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Dividing Arcella (test construction in progress)


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A quickie post to assure y’all I’m still around. Got a few proper posts coming soon!

Remember our testate amoeba friends, the arcellinids? Here is a pair of Arcellas (Arcellae?) in the midst of division. Organic tests(=”shells”) rust over time, as in they turn yellow and then brown with oxidation. Based on that, you can tell that the newer test is on the bottom, as they start out clear. These cells have almost finished dividing, with a lingering cytoplasmic bridge barely connecting the two, between their mouthes (ok, ‘oral apertures’). Mouth-to-mouth division. The three tiny round things at the top end of the cytoplasmic bridge look like the last organelles that will be transferred over to the younger cell — perhaps a few mitochondria, based on their size. Don’t worry, there’s already plenty that have been transferred to the younger cell already!

To split, arcellinids need to orient themselves on their sides, perpendicular to the surface. They do this by producing gas bubbles that increase bouyancy at one end and cause them to re-orient. The bubble at the bottom of the younger cell could be a remnant of that, or could be just a contractile vacuole — can’t tell from this image. Next to it is a nucleus with a very obvious nucleolus. The top cell has one too. After separating and returning to their default upright position, the two amoebae will probably be quite hungry, and go on with their ploy to devour pretty much anything they can get on top of. There are documentations of arcellinids feasting on nematodes and rotifers, but more on that sometime later. This specimen is from a pond sample, although they thrive in soil as well.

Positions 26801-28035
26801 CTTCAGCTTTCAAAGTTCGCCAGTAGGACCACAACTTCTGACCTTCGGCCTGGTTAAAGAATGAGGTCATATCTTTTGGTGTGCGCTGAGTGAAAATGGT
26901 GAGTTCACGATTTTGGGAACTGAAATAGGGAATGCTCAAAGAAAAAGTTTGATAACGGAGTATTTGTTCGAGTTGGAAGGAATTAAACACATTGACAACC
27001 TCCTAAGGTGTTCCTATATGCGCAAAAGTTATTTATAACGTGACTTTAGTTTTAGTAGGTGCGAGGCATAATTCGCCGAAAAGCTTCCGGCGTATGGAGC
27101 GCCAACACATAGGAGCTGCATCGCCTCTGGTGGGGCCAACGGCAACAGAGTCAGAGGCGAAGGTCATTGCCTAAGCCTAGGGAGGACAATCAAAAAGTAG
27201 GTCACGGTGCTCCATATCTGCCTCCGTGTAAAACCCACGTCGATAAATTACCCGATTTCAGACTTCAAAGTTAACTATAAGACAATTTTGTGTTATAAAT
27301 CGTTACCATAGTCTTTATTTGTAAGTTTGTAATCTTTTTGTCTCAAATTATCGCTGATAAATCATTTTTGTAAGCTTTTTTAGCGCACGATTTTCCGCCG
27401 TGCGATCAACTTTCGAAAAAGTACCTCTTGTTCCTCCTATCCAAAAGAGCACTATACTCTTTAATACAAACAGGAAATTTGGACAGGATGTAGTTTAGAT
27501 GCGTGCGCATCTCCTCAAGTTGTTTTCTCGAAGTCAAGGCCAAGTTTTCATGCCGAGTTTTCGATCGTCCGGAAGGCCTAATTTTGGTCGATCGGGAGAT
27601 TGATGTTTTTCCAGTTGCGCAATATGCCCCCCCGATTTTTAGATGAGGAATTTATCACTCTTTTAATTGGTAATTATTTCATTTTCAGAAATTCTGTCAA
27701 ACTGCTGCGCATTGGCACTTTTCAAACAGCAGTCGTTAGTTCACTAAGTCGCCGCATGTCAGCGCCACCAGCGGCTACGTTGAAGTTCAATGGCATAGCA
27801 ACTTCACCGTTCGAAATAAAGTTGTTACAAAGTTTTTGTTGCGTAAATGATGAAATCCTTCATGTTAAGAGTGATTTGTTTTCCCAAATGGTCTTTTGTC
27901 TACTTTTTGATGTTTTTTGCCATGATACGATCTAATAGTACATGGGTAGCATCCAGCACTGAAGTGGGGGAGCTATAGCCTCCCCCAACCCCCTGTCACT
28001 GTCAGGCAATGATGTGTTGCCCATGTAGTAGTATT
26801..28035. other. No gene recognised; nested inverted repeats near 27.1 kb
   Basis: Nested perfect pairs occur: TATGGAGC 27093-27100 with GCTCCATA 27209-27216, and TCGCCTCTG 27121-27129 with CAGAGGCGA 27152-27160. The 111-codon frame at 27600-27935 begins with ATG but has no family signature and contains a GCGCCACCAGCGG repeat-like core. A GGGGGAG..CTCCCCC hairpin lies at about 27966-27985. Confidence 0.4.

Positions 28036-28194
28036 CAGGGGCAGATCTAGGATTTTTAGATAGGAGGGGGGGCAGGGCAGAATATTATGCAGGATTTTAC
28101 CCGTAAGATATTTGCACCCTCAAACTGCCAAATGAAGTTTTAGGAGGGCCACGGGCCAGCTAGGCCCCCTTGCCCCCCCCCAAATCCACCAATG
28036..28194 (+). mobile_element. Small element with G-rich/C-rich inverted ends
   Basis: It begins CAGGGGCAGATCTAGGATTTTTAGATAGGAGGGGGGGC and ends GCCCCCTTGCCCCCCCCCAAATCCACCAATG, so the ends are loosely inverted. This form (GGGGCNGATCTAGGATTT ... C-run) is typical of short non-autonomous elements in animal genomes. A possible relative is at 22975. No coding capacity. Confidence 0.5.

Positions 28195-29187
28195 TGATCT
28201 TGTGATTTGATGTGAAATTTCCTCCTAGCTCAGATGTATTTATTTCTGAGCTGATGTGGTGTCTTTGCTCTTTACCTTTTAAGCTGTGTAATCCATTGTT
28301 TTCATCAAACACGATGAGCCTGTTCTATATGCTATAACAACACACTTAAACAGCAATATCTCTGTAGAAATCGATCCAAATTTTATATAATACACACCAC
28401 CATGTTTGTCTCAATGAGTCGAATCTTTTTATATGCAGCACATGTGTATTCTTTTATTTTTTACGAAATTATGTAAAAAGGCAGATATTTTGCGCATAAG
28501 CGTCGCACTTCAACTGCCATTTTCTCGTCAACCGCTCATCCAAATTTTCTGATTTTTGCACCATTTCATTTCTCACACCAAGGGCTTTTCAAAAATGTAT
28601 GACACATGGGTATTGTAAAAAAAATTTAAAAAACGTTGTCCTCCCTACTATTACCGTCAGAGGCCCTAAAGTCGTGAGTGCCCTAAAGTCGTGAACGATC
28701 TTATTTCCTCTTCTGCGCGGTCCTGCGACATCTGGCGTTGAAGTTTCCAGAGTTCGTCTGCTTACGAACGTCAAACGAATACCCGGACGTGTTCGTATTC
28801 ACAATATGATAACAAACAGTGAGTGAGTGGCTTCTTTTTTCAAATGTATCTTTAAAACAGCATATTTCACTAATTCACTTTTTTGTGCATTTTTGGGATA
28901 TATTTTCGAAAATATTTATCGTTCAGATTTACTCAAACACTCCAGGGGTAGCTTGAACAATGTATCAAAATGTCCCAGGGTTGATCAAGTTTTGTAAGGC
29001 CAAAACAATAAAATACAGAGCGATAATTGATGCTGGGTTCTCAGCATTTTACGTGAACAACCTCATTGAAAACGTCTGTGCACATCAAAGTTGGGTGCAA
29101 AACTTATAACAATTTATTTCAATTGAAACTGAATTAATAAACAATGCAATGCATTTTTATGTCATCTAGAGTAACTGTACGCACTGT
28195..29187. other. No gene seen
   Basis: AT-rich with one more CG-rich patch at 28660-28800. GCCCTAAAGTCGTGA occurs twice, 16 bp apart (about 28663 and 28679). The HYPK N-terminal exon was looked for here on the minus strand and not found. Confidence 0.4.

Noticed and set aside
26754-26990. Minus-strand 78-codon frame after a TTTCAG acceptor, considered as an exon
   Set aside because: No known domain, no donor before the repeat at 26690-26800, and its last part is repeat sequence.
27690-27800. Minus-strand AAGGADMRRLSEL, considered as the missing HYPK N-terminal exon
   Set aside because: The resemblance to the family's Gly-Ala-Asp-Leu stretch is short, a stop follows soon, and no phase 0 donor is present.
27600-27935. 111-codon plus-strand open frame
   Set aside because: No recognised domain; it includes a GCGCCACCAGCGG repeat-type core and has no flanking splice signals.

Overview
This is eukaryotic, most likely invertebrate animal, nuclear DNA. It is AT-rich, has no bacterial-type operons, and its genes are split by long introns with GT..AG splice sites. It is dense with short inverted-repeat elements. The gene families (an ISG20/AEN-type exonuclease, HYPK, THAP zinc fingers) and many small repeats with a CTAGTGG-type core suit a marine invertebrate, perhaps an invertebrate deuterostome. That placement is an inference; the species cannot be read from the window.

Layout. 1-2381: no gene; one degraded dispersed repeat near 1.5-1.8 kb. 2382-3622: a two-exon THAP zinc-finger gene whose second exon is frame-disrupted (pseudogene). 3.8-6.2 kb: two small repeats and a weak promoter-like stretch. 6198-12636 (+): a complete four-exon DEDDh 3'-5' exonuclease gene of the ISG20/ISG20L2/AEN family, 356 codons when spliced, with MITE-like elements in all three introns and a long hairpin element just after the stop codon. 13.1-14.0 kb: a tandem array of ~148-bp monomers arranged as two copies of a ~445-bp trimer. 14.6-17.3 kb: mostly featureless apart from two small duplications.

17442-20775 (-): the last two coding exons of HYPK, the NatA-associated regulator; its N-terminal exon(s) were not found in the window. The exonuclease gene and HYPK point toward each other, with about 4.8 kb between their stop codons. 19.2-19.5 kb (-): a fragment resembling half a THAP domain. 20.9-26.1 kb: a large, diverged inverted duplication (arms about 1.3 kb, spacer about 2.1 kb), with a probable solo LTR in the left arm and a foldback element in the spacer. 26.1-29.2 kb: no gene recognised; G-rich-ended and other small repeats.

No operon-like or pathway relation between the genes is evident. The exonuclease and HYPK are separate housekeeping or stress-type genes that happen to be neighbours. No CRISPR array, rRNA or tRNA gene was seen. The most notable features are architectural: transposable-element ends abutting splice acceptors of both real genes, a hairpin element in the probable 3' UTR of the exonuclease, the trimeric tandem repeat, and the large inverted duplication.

Psi Wavefunction About the Author: Psi Wavefunction is a graduate of the University of British Columbia working as a protist researcher (soon to be graduate student) at Dalhousie University in Halifax, Nova Scotia, and blogs about protists and evolution at The Ocelloid as well as at Skeptic Wonder. Follow on Twitter @Ocelloid.

The views expressed are those of the author and are not necessarily those of Scientific American.





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